China Confirms Interpol Chief is Being Probed for Suspected Breach of Law

Beijing: China on Sunday officially confirmed that the Chinese head of the Interpol, who had reportedly gone missing, is being investigated for suspected breach of law.

However, it was not clear if the Interpol president, Meng Hongwei, was detained. Meng, 64, who is also the vice minister of public security, is being investigated by China’s National Supervisory Commission for suspected violations of laws, state-run Xinhua news agency reported quoting an official statement.

The confirmation came amid reports that Interpol has asked China about its missing president. Interpol, which is based in Lyon, said on Friday that it was aware of reports of Meng’s “alleged disappearance and that the issue was a matter for the relevant authorities in France and China”.

Meng was last seen in France on September 29, according to reports from France. The reports quoted an unnamed French judicial official as saying that Meng arrived in China at the end of September but there had been no news of him since.

On Saturday, quoting a source, Hong Kong-based South China Morning Post had reported that Meng, the first Chinese head of the international law enforcement agency headquartered in France, was “taken away” for questioning by discipline authorities “as soon as he landed in China” in the last week of September.

However, it was not immediately clear why he was being investigated or exactly where he was being held.

The French police had said on Friday that they have launched a probe for Meng after being contacted by his wife.

Earlier on Sunday, his wife urged national governments to intervene, saying she feared that her husband’s life was in danger. Speaking in Lyon, Grace Meng said the last social media message she received from her husband came on September 25, depicting a single emoji that means “I’m in danger.”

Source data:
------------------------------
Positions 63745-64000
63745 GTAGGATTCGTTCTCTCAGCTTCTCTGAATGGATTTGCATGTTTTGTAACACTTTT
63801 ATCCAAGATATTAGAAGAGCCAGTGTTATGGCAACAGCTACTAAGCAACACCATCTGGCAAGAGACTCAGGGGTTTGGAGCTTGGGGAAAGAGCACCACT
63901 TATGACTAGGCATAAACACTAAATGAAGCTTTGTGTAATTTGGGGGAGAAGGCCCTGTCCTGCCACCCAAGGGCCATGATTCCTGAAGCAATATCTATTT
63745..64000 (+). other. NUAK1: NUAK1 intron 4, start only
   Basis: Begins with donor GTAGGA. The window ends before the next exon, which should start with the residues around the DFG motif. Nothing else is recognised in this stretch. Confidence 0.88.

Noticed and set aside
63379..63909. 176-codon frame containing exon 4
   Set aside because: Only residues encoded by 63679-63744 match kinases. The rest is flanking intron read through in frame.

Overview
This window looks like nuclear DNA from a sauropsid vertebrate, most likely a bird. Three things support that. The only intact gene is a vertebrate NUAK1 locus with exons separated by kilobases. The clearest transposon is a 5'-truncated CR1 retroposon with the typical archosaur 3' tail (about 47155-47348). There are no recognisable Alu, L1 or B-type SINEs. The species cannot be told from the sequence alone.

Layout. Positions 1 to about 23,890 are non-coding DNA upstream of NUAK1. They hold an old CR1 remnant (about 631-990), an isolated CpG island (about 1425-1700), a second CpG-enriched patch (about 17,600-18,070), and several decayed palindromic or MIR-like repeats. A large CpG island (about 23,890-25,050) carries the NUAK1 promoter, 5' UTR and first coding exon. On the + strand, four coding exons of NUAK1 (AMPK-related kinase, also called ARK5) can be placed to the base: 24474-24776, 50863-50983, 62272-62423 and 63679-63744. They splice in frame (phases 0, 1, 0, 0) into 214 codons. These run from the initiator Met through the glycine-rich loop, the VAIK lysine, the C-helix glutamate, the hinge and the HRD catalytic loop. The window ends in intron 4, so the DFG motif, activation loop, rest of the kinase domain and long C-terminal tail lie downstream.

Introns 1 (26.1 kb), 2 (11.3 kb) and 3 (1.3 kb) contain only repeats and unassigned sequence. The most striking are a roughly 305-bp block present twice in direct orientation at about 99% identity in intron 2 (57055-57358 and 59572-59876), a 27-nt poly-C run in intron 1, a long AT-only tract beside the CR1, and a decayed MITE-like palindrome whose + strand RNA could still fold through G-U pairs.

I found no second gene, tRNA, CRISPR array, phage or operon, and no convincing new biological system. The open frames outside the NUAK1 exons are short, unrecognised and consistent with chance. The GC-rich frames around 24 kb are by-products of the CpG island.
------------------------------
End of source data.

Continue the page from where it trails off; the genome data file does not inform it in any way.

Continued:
“This matter belongs to the international community,” Meng told a press conference in English. She kept her back turned to the reporters present, and refused to be photographed out of fears for her safety.

That day, his wife said he sent a social media message telling her to “wait for my call”, before sending the emoji signifying danger, Meng said. “I’m not sure what has happened to him,” she said.

Interpol is the world’s largest agency facilitating police cooperation with 192 member countries. Meng was appointed the head of Interpol in 2016 and he is due to serve until 2020.

In a report on Sunday, the Post quoted an analyst as saying that the fact Beijing was willing to jeopardise its diplomatic relations by snatching a high-profile official in such a way suggested the stakes were high.

While Meng is listed on the website of China’s Ministry of Public Security as a vice-minister, he lost his seat on its Communist Party Committee – its real decision-making body – in April, the Post reported.

According to his own page on the site, Meng’s last official engagement was on August 23, when he met Lai Chung Han, a second permanent secretary of Singapore, it said.

Speculation had mounted that Meng, may have been swept up in a broad anti-corruption campaign led by President Xi Jinping. The Chinese effort to track down corrupt officials abroad, known as Operation Fox Hunt, has led to claims in some countries that Chinese law enforcement agents have been operating covertly on their soil without the approval or consent of local authorities.

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